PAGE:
State health officials say about 50 cases of mumps are reported statewide so far this year and nearly 30 of the cases are students at the University of Iowa. U-I spokesman Tom Moore says the Iowa City institution is trying to take a balanced approach to the situation, which is not yet serious enough to be considered an outbreak.
“We want people to be aware and understand there are steps they can take to protect themselves and reduce their risk,” Moore says. “At the same time, we don’t want people to panic. This does happen from time to time on college campuses. This is something we see, not relatively commonly but on a fairly frequent basis.”
Moore says a few cases were reported at the U-I over the summer and since fall classes started, two dozen more cases have been diagnosed. “We did provide training for our residents assistants in the residence halls, here are the symptoms, here’s what to look for, here’s what to do,” Moore says. “We’ve also tried to spread the word both to students and to parents and explain that if someone does come down with the symptoms of mumps, they should isolate themselves.” Symptoms of mumps may include throat swelling, fever, headache, muscle aches and respiratory trouble.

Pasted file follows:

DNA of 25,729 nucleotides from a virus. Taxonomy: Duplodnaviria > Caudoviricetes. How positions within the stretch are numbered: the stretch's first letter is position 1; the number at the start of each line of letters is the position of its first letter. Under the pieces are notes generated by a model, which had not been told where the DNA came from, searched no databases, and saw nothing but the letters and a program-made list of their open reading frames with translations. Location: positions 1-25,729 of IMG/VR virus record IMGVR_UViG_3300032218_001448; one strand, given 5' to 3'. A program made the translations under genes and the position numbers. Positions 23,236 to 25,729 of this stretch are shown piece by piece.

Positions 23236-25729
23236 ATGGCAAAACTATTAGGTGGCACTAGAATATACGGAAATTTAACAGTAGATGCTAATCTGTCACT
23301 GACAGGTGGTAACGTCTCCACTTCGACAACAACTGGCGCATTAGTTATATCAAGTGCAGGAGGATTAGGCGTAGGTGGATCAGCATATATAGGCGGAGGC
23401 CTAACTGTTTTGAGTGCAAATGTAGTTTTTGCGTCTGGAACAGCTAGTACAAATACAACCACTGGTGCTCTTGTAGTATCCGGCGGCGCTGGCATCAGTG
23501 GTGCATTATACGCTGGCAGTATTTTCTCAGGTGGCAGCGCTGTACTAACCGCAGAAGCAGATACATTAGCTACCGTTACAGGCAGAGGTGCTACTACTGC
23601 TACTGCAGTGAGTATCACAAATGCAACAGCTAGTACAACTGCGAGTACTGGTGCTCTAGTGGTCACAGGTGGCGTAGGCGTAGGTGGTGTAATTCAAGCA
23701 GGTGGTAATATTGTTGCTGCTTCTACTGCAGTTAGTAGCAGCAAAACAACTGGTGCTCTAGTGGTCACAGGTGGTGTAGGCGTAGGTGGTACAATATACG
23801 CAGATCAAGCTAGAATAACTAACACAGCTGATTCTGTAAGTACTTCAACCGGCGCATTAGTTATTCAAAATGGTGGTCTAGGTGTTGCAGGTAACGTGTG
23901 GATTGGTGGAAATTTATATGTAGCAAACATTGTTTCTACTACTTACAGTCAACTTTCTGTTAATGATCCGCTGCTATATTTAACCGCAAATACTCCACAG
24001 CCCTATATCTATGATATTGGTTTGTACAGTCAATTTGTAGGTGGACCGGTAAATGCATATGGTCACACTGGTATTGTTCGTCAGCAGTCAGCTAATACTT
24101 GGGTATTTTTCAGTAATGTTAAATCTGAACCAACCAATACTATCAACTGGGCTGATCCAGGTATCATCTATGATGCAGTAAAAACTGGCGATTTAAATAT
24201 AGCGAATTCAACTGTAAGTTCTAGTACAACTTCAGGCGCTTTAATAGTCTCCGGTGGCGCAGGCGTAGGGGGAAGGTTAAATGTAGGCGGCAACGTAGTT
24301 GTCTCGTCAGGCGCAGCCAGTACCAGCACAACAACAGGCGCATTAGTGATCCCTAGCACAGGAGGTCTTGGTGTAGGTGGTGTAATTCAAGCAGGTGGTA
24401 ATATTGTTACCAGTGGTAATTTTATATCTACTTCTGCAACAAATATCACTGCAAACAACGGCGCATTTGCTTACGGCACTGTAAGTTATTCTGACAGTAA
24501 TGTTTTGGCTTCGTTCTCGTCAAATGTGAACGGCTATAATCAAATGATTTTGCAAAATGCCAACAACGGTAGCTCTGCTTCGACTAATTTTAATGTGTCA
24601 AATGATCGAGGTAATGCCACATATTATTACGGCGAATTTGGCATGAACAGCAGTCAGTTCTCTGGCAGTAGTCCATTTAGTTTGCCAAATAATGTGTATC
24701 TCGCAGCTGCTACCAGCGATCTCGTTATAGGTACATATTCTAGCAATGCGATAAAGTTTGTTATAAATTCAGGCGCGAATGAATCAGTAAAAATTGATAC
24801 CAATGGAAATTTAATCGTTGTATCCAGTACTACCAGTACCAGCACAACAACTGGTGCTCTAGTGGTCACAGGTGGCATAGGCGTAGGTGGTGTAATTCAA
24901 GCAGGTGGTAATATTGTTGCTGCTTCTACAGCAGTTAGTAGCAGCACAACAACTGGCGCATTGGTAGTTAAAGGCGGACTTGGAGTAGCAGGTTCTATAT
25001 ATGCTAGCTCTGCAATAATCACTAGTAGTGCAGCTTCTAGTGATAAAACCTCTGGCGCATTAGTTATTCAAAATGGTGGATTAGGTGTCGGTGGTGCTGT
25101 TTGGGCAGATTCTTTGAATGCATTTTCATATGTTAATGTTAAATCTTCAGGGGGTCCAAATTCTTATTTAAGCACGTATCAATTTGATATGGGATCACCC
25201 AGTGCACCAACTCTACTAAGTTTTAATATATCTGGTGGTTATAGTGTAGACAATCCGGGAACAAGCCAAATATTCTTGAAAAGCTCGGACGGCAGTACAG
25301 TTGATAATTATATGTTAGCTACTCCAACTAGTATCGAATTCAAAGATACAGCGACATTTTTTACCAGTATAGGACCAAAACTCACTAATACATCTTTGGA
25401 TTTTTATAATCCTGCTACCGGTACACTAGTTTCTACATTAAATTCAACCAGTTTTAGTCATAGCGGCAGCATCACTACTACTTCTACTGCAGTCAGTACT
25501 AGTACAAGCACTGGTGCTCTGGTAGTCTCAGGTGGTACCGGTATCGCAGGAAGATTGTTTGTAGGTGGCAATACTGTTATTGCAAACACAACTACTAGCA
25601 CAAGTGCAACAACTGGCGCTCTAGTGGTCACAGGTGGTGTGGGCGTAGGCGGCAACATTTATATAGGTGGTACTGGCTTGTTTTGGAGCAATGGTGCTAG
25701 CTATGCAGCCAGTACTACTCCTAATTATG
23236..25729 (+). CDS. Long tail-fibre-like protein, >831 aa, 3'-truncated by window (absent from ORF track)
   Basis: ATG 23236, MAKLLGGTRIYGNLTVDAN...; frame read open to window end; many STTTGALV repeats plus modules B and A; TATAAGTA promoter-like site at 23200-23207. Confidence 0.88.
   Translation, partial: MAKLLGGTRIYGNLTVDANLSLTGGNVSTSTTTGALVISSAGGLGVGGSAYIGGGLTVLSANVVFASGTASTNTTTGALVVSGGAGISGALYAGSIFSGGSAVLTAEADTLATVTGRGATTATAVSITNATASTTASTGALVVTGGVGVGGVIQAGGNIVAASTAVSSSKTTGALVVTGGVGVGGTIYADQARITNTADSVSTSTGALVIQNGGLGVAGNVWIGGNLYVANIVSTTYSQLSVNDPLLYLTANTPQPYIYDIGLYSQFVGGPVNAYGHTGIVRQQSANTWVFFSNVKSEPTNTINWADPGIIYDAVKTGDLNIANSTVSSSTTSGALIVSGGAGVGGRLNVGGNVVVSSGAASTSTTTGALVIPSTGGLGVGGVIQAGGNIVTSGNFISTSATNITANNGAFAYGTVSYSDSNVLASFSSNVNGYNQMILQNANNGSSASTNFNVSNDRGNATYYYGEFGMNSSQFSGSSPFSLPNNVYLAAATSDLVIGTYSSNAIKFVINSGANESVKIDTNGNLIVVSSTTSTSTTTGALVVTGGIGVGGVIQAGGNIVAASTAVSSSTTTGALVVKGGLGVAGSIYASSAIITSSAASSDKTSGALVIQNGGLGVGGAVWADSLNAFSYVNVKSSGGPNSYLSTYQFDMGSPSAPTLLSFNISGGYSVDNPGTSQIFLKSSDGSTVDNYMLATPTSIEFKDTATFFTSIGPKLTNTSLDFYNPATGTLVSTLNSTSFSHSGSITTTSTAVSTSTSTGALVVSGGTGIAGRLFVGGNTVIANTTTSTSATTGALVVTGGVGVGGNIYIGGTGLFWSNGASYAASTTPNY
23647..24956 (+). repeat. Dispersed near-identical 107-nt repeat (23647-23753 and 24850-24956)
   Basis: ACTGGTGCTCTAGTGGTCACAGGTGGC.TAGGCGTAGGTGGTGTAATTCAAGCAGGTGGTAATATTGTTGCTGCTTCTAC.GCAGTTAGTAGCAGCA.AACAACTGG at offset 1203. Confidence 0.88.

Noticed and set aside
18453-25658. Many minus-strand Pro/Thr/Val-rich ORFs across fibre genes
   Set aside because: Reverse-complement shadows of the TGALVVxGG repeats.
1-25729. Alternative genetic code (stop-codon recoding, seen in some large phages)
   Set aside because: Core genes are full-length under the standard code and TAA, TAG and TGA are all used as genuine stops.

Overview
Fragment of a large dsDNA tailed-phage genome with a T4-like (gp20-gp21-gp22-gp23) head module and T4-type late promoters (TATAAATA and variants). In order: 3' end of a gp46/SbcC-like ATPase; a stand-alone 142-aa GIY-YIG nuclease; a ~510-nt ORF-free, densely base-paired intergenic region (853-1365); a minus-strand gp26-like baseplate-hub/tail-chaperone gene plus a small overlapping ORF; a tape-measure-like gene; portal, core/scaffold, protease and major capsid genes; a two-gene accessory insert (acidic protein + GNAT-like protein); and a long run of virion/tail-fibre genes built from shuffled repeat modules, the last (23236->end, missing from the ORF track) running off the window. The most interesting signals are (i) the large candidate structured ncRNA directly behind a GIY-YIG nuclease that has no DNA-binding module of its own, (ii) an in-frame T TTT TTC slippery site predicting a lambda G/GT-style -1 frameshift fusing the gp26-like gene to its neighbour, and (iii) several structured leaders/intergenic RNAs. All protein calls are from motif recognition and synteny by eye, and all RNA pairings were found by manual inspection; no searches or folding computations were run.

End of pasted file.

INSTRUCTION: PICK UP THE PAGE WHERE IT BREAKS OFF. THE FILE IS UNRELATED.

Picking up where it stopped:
Moore says students are advised to be sure they’ve had two doses of the MMR vaccine and are following good hygiene habits. For those who may have mumps, he says they need to hole up, which in dorms, can be a challenge. “Try to avoid having direct personal contact, coming within three feet of them, as that’s about the spread of the droplets, the virus when people sneeze,” Moore says. “Avoid going to class, avoid going to work if you have a job, and just try to isolate yourself and eventually, the disease will pass.”
Moore has been in touch with his counterparts at the two other state universities and says there are no reports of mumps at Iowa State or UNI.